One of the first things students want to hear about when Dr. John Fortune walks into their classroom is his most shocking cases as a trauma surgeon. By the end of class, all they want to hear about is the high-quality jobs in healthcare he came to tell them how to access.

Fortune, a professor of surgery at University of Vermont’s Larner College of Medicine, has been traversing the North Country with his interactive presentation during the 2018-2019 school year as part of a science, technology, engineering and mathematics (STEM)/health care careers program sponsored by the Brooks and Joan Fortune Family Foundation in conjunction with CFES Brilliant Pathways.

Fortune’s current work with CFES – a global non-profit that has helped over 100,000 underserved students become college and career ready – allows him to focus on the aspect of his 35-year career as a professor, researcher and renowned trauma surgeon that he cherishes most: educating young people.

“The one thing I really missed is teaching residents and medical students,” said Fortune. “To watch a young man or woman progress through their educational pathways and develop the skills to work as a mature surgeon is pretty amazing. Talking to young kids through CFES and introducing them to a career in healthcare is similarly gratifying and really important to me.”

One of Fortune’s main goals is to ensure that students are aware of the plethora of jobs in healthcare that are rising along with America’s aging population. The need for respiratory therapists, radiology technologists, pharmacists, home health providers and a host of new jobs is expected to increase for decades. It is estimated that demand for nurses alone will rise from 16 million to more 22.5 million by 2025.

Fortune has witnessed the evolution of the health care profession since entering medical school at Duke University where he majored in English literature as an undergraduate. He grew up watching his father, a chemist for Eli Lilly, conduct medical research including the creation of the first colorimetric analysis test used to measure glucose levels in urine – a scientific breakthrough that paved the way to ensure the appropriate dose of insulin for the treatment of diabetes.

After medical school, Fortune worked on an NIH Fellowship in lung physiology at UC-San Diego before moving to the University of Albany Medical Center where he finished his residency and became Director of Trauma. He later served as the director of trauma and chief of general surgery at the University of Arizona while also running a residency program. He became interested in simulation and surgical education at the University of Southern Illinois before moving to Syracuse to direct the trauma program and burn unit, and serve as head of general surgery.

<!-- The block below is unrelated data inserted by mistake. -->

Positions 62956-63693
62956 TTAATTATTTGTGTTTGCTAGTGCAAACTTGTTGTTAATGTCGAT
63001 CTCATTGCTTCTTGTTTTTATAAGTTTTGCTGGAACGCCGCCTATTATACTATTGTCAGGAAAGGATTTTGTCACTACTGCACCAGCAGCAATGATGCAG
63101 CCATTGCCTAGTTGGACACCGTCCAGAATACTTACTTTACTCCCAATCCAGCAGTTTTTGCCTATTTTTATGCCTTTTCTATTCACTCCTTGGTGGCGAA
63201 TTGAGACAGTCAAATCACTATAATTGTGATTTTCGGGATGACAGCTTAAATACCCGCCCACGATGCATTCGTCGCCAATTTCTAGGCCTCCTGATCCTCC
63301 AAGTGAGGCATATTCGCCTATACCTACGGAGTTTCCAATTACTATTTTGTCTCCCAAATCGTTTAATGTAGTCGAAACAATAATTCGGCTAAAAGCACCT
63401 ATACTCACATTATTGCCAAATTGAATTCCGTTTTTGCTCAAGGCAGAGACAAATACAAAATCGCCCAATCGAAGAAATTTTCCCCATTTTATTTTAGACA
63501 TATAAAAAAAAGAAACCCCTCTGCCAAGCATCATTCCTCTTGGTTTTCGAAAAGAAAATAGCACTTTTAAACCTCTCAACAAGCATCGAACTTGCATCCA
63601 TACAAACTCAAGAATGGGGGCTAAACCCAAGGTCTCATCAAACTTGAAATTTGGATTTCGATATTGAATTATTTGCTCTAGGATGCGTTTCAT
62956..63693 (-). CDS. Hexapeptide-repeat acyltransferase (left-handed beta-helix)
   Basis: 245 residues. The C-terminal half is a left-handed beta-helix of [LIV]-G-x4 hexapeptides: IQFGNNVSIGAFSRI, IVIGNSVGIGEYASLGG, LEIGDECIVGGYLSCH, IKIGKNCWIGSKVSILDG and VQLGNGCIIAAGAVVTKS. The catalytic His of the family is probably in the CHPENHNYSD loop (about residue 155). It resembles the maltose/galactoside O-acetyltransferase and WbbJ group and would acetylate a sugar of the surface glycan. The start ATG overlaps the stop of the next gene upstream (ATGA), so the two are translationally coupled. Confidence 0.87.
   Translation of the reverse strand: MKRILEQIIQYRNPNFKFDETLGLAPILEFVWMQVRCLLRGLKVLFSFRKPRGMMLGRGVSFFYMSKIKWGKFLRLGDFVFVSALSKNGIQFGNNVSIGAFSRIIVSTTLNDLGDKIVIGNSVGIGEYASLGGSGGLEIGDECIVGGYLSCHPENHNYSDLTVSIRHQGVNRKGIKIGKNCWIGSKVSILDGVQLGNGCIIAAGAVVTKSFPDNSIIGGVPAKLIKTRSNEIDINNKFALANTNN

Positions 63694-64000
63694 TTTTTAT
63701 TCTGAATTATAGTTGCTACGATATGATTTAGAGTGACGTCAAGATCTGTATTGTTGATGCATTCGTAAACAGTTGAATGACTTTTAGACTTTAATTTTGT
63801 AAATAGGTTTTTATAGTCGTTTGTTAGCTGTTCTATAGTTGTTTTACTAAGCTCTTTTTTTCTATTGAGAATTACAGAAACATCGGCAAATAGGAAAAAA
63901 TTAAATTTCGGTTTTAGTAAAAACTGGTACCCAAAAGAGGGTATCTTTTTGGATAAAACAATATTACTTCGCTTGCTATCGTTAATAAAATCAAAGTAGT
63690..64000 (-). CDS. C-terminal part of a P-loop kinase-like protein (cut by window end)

“I’ve been fortunate to have worked at institutions that were on the cutting edge of research and practice,” said Fortune, who came to the UVM Medical Center in 2009 as a trauma, burn and critical care surgeon. Subsequently, he was the interim medical director of the Regional Transport System to develop a coordinated system to transfer critically ill patients among the hospitals in the vast, rural region of Vermont and northern New York.

“One of our proudest accomplishments was the initiation of a hospital-based aeromedical transport system to reduce the time for patients to get to definitive care,” said Fortune. “This is going to save a lot of lives.”

Fortune moved to Essex, NY, six years ago with his wife Jan where they had summered for over 30 years. He soon launched Sim*Vivo – a company that designs medical simulation learning modules for medical and nursing students to learn specific tasks. Ever the innovator, Fortune’s company is developing cutting edge chest tube with a U.S. Army innovation grant designed to encourage small companies solve major medical problems.

“When someone is injured and has blood in their chest, the tubes that are currently used frequently fail to remove it all resulting in residual blood clots that requires additional surgery,” says Fortune as he pulls a long clear tube with a gadget attached to it out of his bag. “We were funded to develop a tube like this prototype that you can place in the bottom of the chest where the blood goes. Is that cool or what?”

Fortune brings devices like these made by Sim*Vivo to schools across the Adirondacks with Elaine Dixon-Cross, Director of Programs and Initiatives with CFES. They tell students about the education required to access jobs and then show them specific tasks performed by individuals like how to measure oxygen saturation and heart rates like a nurse; draw blood from a surgical mannequin arm like a phlebotomist; and tie a suture like an emergency room doctor or surgeon.

“We want to let students know that they don’t necessarily have to go to college for four, six or even eight years to get all of the benefits of a career in healthcare,” said Dixon-Cross, a former principal at Crown Point Central.

Students like Crown Point sophomore Gavin Sours says the hands-on experience makes all the difference. “I feel like it helps you know if you really want to do this for a career. This really opened you up to new ideas and possible careers.”